What is Balisong?
The word balisong could mean a barrio in the town of Taal, in Batangas. Or, it could be a Batangas blade/knife or a butterfly knife. The word literary means broken horn, from the words bali, which means to break and sung, meaning horn of the water buffalo. And up to this very moment, no one could say whether the word balisong was derived from the place, or it is named after the knife.
The butterfly knife, as the past relates to us, shows its origins a long way back during 800 A. D. as one of the earliest armaments of the Malaya –Polynesian fighting system the Kali. The butterfly knife, sometimes referred to as Batangas blade, is a lethal weapon that in the hands of a skilled professional can be opened faster, than a western switchblade.
Perfecto de Leon introduced the knife in 1905 where most of the butterfly knives originated from barrio Balisong Taal, Batangas. His involvement with the Muslims knife recognized as the kris, motivated him to craft the first knife with twisted rims.
According to Mr. Diosdado Ona, the knives are handmade in the traditional manner. A blacksmith will produce the blade, and another craft worker will sharpen it. The handle maker will prepare the rough frames while the others will polish the blades. Then it’s time to insert the decorative inlays and put together the blades, handles and latches.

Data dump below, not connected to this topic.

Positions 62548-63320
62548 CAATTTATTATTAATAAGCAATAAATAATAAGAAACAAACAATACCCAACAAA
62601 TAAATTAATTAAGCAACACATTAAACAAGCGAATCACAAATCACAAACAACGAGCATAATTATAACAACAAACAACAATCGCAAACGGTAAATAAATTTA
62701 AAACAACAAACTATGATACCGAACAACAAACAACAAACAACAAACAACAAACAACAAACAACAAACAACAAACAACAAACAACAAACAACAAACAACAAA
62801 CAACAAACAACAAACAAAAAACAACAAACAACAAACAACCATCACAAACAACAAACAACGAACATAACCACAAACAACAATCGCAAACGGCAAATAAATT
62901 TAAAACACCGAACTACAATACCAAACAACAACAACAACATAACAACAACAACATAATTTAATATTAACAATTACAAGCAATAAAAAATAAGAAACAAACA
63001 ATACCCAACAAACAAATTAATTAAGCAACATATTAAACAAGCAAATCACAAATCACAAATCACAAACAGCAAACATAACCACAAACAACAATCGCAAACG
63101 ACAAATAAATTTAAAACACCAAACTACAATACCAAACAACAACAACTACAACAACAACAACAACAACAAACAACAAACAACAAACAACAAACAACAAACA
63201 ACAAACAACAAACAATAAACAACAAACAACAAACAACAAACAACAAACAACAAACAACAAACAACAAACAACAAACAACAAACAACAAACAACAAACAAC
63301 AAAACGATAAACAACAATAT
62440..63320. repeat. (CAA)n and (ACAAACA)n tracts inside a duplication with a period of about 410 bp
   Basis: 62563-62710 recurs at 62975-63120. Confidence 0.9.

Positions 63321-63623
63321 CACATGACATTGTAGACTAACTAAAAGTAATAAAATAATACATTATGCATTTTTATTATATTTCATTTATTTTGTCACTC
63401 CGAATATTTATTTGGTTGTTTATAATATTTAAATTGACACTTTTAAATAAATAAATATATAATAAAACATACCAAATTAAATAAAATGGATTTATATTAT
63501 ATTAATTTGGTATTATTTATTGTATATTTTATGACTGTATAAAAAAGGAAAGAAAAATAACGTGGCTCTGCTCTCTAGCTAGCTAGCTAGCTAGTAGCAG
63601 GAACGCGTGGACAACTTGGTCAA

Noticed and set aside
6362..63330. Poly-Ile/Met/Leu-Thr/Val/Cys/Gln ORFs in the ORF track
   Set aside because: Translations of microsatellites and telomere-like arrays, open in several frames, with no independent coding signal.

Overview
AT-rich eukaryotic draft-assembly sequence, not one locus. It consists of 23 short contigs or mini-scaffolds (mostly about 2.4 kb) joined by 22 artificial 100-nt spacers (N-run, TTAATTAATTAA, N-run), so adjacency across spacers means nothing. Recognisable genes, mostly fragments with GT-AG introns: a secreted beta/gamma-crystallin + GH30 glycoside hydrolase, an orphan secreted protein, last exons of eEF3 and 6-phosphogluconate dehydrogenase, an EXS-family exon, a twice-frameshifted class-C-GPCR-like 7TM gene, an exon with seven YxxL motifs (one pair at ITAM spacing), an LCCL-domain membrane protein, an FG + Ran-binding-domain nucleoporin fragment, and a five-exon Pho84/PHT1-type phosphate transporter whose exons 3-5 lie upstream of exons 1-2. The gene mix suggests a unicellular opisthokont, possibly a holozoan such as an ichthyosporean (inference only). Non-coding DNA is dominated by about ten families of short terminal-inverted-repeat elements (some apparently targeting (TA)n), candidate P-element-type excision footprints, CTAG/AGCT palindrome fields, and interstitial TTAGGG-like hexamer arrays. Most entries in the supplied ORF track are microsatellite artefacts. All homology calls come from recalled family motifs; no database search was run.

The customer has an option on what type of blade to be used. Mang Diosdado has a list from automotive leaf spring, stainless steel, brass, and Damascus steel. A customer can have his knife customized from the blade to the frame.
The longest balisong on retail at Taal Batangas is 72 inches, while the smallest is at 1.5 inches. However the longest size noted was at 6 meters during a festival in the town of Taal. The legitimate size is 29 cm in overall length. Cost of the butterfly knives ranges from $4 to $60 depending on the size of the knife.
An old man Mang Bening, from the barangay (barrio) told me during my visit to the place, that after World War II, butterfly knives became popular among the American soldiers. Most of the soldiers bought knives in the barrio before leaving the Philippines.
And for those who would like to test the sharpness of the blade. Here is a tip for you. Get a coin and hack the blade into the coin. If the blade delivers a hole on the coin and doesn’t break, the quality of the blade is superior.
The stores along the highway of Balisong sell different kinds of knives. You can buy a kitchen knife, samurai, bayonet, butterfly sword, bolo and other garden tools.
Mang Diosdado has some maintenance tips to keep your knives in good condition. Keep the knife dry and keep it away from moisture. Apply oil on the blade with a soft cotton cloth to provide protection. If you happen to have a stainless steel knife, the blades of most stainless steel knives are not rustproof but are rust or stain resistance. This means that they still need to be kept clean and wiped dry after use.
If the knife will not be used for a long period of time, it is recommended to store the knife in a leather sheaths. Acids and salt present in the leather sheaths can tarnish steel. So keep the leather sheaths with leather preservative or mink oil.
Another maintenance tip that Mang Diosdado suggested is to keep your blades sharpened. Mang Diosdado uses a sharpening stone from the province of Mindoro called atay biya. Although it is hard to find the stone, he suggested using sharpening steel or other mechanism. Or maybe have them sharpened professionally.
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